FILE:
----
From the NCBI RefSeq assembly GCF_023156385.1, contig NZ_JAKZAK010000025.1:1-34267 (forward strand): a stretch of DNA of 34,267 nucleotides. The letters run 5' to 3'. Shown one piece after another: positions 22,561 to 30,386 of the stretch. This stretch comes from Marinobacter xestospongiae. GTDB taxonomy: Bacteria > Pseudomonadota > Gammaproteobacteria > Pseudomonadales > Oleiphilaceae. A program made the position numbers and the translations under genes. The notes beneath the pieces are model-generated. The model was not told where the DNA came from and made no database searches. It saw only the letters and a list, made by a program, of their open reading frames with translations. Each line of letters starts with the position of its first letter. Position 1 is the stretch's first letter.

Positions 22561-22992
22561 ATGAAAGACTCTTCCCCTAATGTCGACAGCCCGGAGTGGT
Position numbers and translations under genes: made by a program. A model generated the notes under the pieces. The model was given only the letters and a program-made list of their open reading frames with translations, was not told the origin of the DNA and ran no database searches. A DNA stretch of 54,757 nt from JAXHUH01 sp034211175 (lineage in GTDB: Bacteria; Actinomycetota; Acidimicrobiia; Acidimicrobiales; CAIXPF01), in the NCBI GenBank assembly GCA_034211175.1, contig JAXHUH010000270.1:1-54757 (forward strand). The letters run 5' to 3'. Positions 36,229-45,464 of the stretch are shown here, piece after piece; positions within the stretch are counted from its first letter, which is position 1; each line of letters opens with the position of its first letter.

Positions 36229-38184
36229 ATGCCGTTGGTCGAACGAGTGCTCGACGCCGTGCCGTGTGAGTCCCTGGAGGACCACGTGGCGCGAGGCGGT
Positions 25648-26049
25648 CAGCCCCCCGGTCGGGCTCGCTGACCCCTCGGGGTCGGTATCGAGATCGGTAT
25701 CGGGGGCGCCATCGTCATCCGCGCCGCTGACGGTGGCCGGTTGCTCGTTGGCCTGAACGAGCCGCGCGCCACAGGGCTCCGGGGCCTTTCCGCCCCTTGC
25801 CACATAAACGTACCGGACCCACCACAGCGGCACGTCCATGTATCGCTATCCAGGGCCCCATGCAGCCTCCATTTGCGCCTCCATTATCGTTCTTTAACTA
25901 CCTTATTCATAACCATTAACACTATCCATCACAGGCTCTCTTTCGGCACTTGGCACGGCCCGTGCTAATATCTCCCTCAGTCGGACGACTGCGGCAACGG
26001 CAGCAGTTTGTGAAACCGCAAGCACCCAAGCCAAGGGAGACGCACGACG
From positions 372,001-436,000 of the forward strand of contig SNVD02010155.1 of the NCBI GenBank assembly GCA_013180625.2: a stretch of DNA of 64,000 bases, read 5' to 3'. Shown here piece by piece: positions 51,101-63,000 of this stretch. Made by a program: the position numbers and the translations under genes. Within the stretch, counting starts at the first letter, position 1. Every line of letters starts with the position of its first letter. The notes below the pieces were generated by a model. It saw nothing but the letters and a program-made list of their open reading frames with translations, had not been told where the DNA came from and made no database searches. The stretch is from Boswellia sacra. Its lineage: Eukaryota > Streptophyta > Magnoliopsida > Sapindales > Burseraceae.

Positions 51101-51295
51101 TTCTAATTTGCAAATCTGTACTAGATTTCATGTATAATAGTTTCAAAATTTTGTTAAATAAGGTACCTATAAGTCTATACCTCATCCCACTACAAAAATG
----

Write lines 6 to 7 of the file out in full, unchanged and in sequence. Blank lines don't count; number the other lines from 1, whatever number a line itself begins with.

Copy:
36229 ATGCCGTTGGTCGAACGAGTGCTCGACGCCGTGCCGTGTGAGTCCCTGGAGGACCACGTGGCGCGAGGCGGT
Positions 25648-26049